Renter’s insurance is an insurance policy that can cover theft, water backup damage, certain natural disasters, bodily injuries and more in a rented property. If you rent an apartment, home or even a dorm, renters’ insurance is recommended for protecting your space and belongings in the event of a covered accident.
Personal property coverage
A renters insurance policy will cover costs to replace your personal belongings, like your furniture, electronics, computer equipment, your clothes, jewelry and appliances. Basic renters’ insurance will reimburse you for the loss of property (up to your policy’s coverage limit) if destroyed, damaged, lost or stolen in any one of the following 16 different events:
Renters insurance can also cover property when it is not even in your home, like if your laptop is stolen while you’re on vacation; since it’s considered insured property, it’s still protected whether it’s inside your dwelling or not.
Personal liability coverage and medical expenses
A renter’s insurance policy will also cover costs you may be legally responsible for paying if someone is injured in your apartment. If someone slips, falls and is hurt on the premises, or if your overzealous dog or cat bites a visitor and sends them to the ER, your policy’s personal liability and medical coverage will cover the cost of potential medical bills. If that person decides to sue you for their injuries, your liability coverage will pay for some legal expenses that you accrue from the lawsuit.
A renter’s policy can protect property damage to others that you’re deemed liable for. If a broken pipe in your apartment flooded your neighbor’s residence below, your insurance policy should cover damages to their property.
If your residence has been made uninhabitable, renters’ insurance can also cover the cost of a temporary place to live. It may compensate you for everything from hotel bills to the cost of food if it exceeds what you’d normally pay for meals. For example, if there is a fire at your apartment and it needs to be repaired, your loss-of-use coverage will cover the cost of a hotel. If your hotel room doesn’t have a kitchen and you need to go to restaurants more frequently, your renter’s insurance can reimburse you for the cost of your meals. Your loss-of-use coverage will even cover the cost of gas if you’re driving more because you are now living further away from work. Otherwise known as additional living expenses, this part of your renter’s insurance policy can cover you until you’re able to move back in (or find a new apartment). Renters insurance also protects against other losses you may not have thought of, including:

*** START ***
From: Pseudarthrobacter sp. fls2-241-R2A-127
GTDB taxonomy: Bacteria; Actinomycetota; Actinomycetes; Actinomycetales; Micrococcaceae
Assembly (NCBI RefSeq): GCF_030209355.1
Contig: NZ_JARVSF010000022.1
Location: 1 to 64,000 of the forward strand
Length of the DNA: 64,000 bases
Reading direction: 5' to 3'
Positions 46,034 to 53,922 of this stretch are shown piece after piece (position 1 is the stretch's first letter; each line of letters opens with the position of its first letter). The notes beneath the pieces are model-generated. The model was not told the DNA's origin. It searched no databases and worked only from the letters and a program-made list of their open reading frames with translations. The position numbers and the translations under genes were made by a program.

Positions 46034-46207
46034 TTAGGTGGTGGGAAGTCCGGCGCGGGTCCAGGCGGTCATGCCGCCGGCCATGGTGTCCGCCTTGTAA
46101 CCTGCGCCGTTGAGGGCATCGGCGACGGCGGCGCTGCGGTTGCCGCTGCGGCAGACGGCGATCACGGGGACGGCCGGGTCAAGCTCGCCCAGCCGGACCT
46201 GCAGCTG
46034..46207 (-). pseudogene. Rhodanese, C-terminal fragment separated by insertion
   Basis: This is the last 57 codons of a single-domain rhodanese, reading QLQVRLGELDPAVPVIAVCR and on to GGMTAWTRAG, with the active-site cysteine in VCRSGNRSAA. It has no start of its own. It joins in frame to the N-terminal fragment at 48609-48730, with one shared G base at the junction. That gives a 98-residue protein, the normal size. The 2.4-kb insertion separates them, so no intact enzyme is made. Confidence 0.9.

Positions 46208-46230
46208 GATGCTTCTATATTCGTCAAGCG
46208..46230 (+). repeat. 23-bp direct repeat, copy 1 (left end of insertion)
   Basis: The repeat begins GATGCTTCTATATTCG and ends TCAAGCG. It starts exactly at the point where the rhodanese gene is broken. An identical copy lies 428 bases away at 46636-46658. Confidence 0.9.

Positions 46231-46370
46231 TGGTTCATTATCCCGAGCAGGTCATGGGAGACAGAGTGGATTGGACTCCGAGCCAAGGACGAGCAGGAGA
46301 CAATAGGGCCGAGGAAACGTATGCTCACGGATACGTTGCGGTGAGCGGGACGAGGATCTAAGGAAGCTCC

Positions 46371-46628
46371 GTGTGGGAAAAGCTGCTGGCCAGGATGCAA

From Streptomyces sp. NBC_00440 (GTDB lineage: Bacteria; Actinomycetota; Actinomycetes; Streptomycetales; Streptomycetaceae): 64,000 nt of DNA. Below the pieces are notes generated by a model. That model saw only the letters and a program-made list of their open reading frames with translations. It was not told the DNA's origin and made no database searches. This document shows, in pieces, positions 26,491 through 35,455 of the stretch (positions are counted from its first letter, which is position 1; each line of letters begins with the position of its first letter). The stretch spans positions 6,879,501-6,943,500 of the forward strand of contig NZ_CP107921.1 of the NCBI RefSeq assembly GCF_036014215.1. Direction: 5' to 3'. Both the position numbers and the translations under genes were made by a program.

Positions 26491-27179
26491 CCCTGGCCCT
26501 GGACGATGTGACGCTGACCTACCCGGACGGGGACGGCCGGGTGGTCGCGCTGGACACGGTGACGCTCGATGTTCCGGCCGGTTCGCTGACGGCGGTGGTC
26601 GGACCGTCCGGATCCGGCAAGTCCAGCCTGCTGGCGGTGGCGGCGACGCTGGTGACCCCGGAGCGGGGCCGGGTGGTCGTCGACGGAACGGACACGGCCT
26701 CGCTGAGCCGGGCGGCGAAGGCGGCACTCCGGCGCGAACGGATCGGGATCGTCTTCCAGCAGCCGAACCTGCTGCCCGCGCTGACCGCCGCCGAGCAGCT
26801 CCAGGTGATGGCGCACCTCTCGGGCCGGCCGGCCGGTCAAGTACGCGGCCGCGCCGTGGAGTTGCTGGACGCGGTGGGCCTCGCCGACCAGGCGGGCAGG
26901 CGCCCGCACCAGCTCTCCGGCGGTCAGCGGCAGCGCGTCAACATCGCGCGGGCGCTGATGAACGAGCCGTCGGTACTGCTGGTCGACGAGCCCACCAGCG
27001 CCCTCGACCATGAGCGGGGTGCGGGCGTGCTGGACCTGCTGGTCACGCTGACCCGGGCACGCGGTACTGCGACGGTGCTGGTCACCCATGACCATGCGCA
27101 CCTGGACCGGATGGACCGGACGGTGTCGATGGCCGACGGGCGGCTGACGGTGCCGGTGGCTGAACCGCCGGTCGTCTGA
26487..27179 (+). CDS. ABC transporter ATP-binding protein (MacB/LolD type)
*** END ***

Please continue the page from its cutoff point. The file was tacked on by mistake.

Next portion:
Credit card/bank forgery coverage: Your insurance policy safeguards against theft but can also reimburse you for losses incurred if a thief burglarizes your home, steals your credit card or checkbook, and goes on a fraudulent spending spree.
Other people’s property: It’s not just your property renter’s insurance covers. Say you borrowed a friend’s home gym equipment, or they loaned you their tablet, some LP records or books; if a fire or faucet flood damages them, your policy will cover to replace your property and theirs.
Items stored elsewhere: Renters’ insurance doesn’t just cover property inside the walls of your home. Many rental insurance policies will cover for damages to your belongings if they’re stored off-site, too. It may also protect personal possessions stolen from your car, or damaged in a storage facility.
Food: If you’re wondering what would happen to the contents of your fridge if it broke down, not to worry: you may be able to claim your groceries on your insurance policy, even if the fridge works but failed due to a power outage.